This brings us to the present and why Barack Obama will not be met by a group of wise men who will give him counsel. They are long gone. And even if they were here, it is doubtful they could convince Obama to voluntarily step down as the party’s nominee. Presidential historian Tevi Troy says that stepping down will make no sense to Obama.
Troy suspects if things get bad enough, it is possible Democratic leaders might approach the president: “From the party there might be advantages from Obama stepping down,” he told PJMedia.
However, from Obama’s perspective this would never be an option:
He would be derided as a quitter were he to leave. And let’s not forget he’s the most powerful person in the world.
Nessen agrees, saying Obama’s outsized ego would never permit this to be an option: “I can’t believe a person with a good healthy ego, which he has, is going to voluntarily step down.”
It’s also unlikely that Obama will listen to outsiders, including Senate or House Democrats. Sabato, who has followed the political fortunes of presidents for decades, calls Obama’s presidency “a very personalized presidency.” It’s one that does not seek frank advice from outsiders.
“They listen to their tested advisors,” he says. “The people who entered the fire with them personally.”
Troy, who is one of the few presidential historians to actually work in a White House (for George W. Bush), says there is a bubble that not only insulates them but puts them in denial when the polls go south.
“You can call it denial or you can call it undying belief in the possibility of your success. Yeah, when you’re in the White House you always think you can turn this around,” he recalls. “That’s how you feel when you’re inside the WH bubble.”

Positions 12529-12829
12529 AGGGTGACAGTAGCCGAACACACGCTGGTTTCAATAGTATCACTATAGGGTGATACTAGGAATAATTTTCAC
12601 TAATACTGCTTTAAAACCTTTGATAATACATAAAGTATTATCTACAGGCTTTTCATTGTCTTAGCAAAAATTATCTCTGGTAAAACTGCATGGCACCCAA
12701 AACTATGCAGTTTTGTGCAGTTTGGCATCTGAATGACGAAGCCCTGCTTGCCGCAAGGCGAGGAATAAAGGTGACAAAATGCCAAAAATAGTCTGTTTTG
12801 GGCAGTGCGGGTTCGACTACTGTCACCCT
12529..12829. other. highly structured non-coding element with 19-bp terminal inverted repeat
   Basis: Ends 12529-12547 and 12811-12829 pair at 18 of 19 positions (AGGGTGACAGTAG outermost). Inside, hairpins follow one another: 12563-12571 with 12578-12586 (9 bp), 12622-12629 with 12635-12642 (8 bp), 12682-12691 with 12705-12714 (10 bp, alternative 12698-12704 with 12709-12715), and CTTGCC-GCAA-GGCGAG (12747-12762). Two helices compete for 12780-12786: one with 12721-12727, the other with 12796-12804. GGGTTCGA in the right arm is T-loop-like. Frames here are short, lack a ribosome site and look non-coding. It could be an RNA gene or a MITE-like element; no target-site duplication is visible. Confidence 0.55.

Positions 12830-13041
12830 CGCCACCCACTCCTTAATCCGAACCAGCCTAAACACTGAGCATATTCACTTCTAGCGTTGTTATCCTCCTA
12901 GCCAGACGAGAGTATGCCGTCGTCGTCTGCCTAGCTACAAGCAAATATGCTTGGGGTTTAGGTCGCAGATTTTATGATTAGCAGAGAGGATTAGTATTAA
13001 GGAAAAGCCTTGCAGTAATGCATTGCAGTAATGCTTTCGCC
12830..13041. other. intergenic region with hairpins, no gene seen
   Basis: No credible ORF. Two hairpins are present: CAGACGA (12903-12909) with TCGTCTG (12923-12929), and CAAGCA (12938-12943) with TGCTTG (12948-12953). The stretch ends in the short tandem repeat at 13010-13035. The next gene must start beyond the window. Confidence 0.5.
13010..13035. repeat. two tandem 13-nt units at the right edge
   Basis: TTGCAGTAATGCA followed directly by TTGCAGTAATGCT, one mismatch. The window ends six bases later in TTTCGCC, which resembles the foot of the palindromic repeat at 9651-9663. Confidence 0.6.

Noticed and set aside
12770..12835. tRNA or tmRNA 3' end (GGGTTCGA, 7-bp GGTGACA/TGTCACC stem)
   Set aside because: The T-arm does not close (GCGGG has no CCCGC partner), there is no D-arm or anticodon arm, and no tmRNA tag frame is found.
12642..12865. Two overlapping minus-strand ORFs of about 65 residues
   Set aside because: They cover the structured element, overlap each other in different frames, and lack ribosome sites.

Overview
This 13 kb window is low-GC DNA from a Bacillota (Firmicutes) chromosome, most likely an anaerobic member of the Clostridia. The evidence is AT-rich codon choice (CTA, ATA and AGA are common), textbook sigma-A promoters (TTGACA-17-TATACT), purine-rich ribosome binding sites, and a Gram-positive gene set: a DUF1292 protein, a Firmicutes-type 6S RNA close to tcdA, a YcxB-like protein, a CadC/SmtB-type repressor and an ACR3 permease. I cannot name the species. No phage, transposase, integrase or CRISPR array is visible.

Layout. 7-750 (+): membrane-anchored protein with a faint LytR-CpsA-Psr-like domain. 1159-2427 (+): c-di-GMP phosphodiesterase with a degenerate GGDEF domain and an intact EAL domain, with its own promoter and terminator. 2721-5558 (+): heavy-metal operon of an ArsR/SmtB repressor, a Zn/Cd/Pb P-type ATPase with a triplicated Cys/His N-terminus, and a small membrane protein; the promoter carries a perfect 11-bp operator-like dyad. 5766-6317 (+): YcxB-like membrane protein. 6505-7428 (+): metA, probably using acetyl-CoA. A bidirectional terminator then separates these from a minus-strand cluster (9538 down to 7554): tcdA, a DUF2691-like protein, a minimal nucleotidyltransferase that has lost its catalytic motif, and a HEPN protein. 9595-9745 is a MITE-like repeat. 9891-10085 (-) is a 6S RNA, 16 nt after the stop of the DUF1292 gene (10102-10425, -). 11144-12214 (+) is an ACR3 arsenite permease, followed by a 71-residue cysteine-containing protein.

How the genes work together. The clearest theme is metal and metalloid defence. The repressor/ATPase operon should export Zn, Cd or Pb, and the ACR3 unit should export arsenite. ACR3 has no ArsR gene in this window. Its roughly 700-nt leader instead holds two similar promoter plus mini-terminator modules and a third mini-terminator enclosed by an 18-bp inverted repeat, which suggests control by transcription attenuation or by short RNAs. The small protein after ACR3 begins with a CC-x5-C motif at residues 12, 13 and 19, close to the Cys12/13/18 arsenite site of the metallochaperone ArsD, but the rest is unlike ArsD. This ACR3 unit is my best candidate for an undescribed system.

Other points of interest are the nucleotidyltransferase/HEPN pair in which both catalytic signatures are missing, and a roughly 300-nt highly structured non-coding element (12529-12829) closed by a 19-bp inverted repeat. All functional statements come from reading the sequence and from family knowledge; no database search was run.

One of the few potential larger-than-life leaders left in the Democratic Party is Bill Clinton. Although Obama and Clinton have been seen together lately, including a September 24th round of golf at Andrews Air Force Base, Clinton doesn’t fit the mold of a detached, elder statesmen. Partisan politics is still in his blood.
“Let’s face it, they all remember the 2008 campaign which was long and divisive and bitter,” Sabato told PJMedia. “Bill Clinton said many nasty things about Obama. … Clinton remembers very well that Obama kept saying, telling his people that ‘the last thing I want to be is another Bill Clinton in the presidency.'”
Democrat Fenn agrees that people with skin in the game are not honest brokers: “One of the characteristics you would want to avoid is having someone who has a chip on their shoulder,” he says.
Sabato, the director of the Center for Politics at the University of Virginia in Charlottesville, also reveals Clinton’s own ambitions ten years after he left office. He’s no elder statesman: “They all compete with one another, too. You know Clinton is still upset that Obama got the Nobel Peace Prize. You know he’s been angling for it for years. He’s the only major Democrat who hasn’t gotten it.”
They take this stuff very personally. They are competing in history, to be considered one of the top 10 presidents. They are competing against one another.
So don’t expect any non-partisan “wise men” or Democratic Party elders to emerge and ask Obama to step aside for the good of the party — or for the good of the nation. And don’t expect Barack Obama to voluntarily walk away from his presidency even as he falls in the polls. It ain’t going to happen.